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Is your house/ Flat / Apartment stuck in a stalled real estate project?

Get your dream house now! Fantastic facilities and amazing amenities amid an exciting environment!” This is how most developers woo prospective buyers to invest in their property. But what happens when your dream gets shattered because the realty project gets stuck for years and years? It’s a double whammy for many people. Not only are lakhs of rupees stuck, they end up paying home loan EMIs as well as the rent, while bearing the loss of opportunity cost. Had they invested the same money elsewhere, they would have earned better returns over the years. Yet, many homebuyers are stuck in this perilous situation for more than a decade.

A report released by property consultant Anarock in June last year stated that construction work of nearly 4.8 lakh homes worth Rs.4.48 lakh crore were stuck or significantly delayed across seven major cities.

The first step
The formation of the Real Estate Regulatory Authority in 2016 was seen almost as a godsend by lakhs of homebuyers. It was constituted to eradicate existing discrepancies and problems within the real estate sector by setting up rules for developers, such as a standardisation of carpet area and that builders would have to put in 70% of the money they collect from homebuyers into a separate bank account that can be used only for construction purpose. Under the RERA Act, homebuyers are entitled to payments against delay at a monthly interest rate prescribed by the Authority or a refund, along with interest, if a buyer opts for it instead of possession of their house. A landmark judgment by the Supreme Court in a case in November 2021 also clarified that the RERA Act is retroactive and that ongoing projects are those where a completion certificate has not been obtained prior to 1May 2017.

The RERA is supposed to dispose of complaints within 60 days of being filed, though additional time may be taken in some special situations. After an order is passed, the developer is supposed to implement it within 45 days. If this is not done, the RERA can impose a fine of up to 5% of the evaluated cost of the property or imprisonment of up to three years for noncompliance of orders. It can also cancel approval of the promoter’s other projects. The RERA’s order can be challenged either by the buyer or the developer at the Real Estate Appellate Tribunal (REAT), which can either uphold the order or overturn it. The orders passed by REAT can further be contested in the High Court.

The benefit of RERA is that you can file a case individually or as a group, and you don’t require an advocate for it. However, RERA being a quasi-judicial body can only pass judgment. The execution of orders is still dependent on the local administration,” says Prashant Thakur, Senior Director and Head of Research, Anarock. The non-implementation of RERA orders in a time-bound manner is one of its biggest obstacles currently, and the reason why homebuyers have been waiting for months despite favourable orders.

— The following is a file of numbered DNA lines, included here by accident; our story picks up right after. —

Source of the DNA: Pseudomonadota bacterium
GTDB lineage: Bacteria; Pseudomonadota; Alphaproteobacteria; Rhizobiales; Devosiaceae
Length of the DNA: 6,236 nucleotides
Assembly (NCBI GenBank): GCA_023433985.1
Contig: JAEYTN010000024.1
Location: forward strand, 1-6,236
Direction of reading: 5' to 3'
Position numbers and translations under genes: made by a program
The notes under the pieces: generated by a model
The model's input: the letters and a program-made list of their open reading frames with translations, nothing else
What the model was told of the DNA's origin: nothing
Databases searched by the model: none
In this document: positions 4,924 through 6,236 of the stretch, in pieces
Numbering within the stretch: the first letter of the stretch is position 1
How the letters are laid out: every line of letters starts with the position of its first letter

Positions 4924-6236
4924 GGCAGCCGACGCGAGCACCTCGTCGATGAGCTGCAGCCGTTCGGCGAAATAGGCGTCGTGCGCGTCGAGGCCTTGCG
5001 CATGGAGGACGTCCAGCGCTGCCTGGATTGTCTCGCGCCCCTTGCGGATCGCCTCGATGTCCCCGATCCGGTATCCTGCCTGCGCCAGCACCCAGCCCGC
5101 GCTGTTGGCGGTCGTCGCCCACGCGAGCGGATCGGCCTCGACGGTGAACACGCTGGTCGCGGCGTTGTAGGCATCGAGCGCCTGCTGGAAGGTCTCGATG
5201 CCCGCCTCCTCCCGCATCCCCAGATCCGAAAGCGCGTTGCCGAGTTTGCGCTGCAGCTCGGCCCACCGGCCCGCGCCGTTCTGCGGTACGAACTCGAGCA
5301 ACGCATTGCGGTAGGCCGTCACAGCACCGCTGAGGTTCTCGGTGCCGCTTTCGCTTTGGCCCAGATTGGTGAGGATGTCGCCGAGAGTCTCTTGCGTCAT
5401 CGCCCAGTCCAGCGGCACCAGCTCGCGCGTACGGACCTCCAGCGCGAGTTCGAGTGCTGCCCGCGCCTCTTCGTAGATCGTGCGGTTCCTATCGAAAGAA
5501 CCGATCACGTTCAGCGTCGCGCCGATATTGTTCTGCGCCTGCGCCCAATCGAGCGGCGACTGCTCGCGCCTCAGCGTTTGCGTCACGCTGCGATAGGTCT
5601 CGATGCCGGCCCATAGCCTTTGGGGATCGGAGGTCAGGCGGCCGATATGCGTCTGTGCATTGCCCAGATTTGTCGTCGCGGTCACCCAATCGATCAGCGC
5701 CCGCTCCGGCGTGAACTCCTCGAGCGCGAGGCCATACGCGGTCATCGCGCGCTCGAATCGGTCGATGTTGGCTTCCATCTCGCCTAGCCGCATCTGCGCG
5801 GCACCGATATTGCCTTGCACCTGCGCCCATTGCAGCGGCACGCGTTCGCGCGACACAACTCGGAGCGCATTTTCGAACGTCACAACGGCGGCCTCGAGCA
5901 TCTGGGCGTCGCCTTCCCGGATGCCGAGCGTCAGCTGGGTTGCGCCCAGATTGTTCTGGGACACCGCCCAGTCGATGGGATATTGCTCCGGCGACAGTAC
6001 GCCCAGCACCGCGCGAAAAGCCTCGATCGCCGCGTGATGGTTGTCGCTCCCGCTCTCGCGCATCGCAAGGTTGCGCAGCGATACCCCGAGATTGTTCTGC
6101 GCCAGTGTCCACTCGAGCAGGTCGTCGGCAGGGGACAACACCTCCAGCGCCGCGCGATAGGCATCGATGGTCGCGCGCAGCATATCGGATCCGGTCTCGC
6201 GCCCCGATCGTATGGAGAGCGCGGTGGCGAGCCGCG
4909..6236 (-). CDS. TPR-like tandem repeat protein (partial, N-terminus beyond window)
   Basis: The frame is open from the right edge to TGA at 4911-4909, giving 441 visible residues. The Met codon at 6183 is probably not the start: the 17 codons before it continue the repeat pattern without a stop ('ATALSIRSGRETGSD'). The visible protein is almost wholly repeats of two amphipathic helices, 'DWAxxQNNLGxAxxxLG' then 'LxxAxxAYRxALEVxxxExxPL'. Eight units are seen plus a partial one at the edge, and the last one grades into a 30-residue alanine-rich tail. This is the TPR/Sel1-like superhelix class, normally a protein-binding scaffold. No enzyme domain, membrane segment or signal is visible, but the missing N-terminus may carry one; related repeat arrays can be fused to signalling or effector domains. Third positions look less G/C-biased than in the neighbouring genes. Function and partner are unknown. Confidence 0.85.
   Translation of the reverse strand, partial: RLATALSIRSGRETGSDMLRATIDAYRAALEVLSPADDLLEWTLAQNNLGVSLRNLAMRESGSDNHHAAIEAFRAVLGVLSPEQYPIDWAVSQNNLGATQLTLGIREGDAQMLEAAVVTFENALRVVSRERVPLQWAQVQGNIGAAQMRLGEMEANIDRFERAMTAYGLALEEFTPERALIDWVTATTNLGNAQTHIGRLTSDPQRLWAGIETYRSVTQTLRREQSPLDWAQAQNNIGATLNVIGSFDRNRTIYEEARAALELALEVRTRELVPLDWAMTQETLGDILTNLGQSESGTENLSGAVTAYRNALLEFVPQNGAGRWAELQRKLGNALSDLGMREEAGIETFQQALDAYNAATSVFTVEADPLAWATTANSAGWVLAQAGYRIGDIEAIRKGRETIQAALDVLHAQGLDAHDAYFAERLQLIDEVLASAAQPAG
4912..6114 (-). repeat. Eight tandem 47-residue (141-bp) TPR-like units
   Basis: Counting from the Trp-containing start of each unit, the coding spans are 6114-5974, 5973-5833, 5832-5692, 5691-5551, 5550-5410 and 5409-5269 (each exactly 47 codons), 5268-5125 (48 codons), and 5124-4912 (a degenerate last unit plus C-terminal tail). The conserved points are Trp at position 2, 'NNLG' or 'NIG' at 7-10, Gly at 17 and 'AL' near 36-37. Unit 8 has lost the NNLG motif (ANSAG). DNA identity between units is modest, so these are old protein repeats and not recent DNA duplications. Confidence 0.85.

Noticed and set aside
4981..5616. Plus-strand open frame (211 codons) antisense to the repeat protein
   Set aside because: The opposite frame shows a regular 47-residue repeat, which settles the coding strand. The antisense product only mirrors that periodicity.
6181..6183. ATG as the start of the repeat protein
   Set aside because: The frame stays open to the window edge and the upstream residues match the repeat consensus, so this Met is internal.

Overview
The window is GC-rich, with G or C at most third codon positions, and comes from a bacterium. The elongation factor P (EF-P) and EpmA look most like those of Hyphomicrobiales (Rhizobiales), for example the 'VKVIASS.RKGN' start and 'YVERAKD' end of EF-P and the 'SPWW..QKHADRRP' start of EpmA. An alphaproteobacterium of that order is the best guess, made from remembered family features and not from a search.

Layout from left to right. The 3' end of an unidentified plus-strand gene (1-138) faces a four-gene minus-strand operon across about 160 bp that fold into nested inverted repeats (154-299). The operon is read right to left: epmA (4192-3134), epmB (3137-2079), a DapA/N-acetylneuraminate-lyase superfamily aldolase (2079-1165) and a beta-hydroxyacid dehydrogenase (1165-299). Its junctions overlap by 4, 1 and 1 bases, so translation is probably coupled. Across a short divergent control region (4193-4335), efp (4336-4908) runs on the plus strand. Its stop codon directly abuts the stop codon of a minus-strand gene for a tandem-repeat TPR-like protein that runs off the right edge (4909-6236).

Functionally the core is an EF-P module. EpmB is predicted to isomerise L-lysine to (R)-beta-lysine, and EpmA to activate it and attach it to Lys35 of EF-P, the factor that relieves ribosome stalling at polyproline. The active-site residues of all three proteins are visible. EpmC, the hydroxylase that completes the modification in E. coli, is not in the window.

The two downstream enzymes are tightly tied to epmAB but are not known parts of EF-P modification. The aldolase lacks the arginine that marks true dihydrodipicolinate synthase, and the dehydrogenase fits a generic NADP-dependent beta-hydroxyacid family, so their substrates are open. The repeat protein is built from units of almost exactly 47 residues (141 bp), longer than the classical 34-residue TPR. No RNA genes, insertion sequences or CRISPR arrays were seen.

In such cases, many of them have filed writ petitions in their respective High Courts. “The slow progress of RERA’s orders is one of the reasons I advise propsective homebuyers to invest in future projects cautiously. The RERA isn’t an accredition like Agmark. It only promises redressal in case of a problem and doesn’t guarantee that the project is viable. If you’re betting 15 years of your future income, make sure you can take the risk that the project might still get stalled,” says Prakash Natrajan, Director, JN Ventures, a real estate advisory firm. Another step that homebuyers can take simultaneously is to file a case at the consumer courts under the Consumer Protection Act. This puts added pressure on the promoter. “Homebuyers need to be better organised and use every avenue to attack the developer from all sides. Only a blitzkreig of action can deliver positive results,” says Abhay Upadhyay, who fought for more than a decade to get his house.

Buyer’s rights under RERA
Here are the various rights that homebuyer’s have under the Real Estate (Regulation and Development) Act, 2016.
Right to information
A buyer can obtain information and necessary documents regarding sanctions, layout plans, amenities, stagewise completion schedule, and the specifications approved by the competent authority from the developer.
Right to possession
A homebuyer has the right to claim the possession of the plot or apartment as well as the common areas upon completion of the project, as stated in the agreement of sale.
Right to refund
If the builder fails to comply with any of the provisions related to RERA, a homebuyer can claim refund of the amount paid, along with interest and compensation for breach of contract. This will also apply if there is a mismatch in terms of what was promised by the builder and what has been delivered.
Right in case of defect
If there are any structural defects or problems in the quality of the property within fi ve years of possession, the builder will have to rectify these damages within 30 days at no extra cost to the buyer. If there is a defect in the property title, the buyer can also claim compensation under Section 18(2) of the Act, without any law of limitation.

If the developer goes bankrupt
After the Insolvency and Bankruptcy Code (IBC) was implemented in 2016, many developers found it an easy way to wash their hands off stuck projects by declaring themselves bankrupt. In such cases, many homebuyers had to move the National Company Law Tribunal. Under IBC laws, 10% of allottees or 100 buyers, whichever is a smaller number, may file a petition to initiate the resolution process. The NCLT will then appoint an interim resolution professional (IRP) to chalk out a plan along with the committee of creditors (CoC), which is a body of monetary creditors. As homebuyers are considered secured or financial creditors, they are part of the CoC and treated at par with the other financial creditors like banks and institutional ones.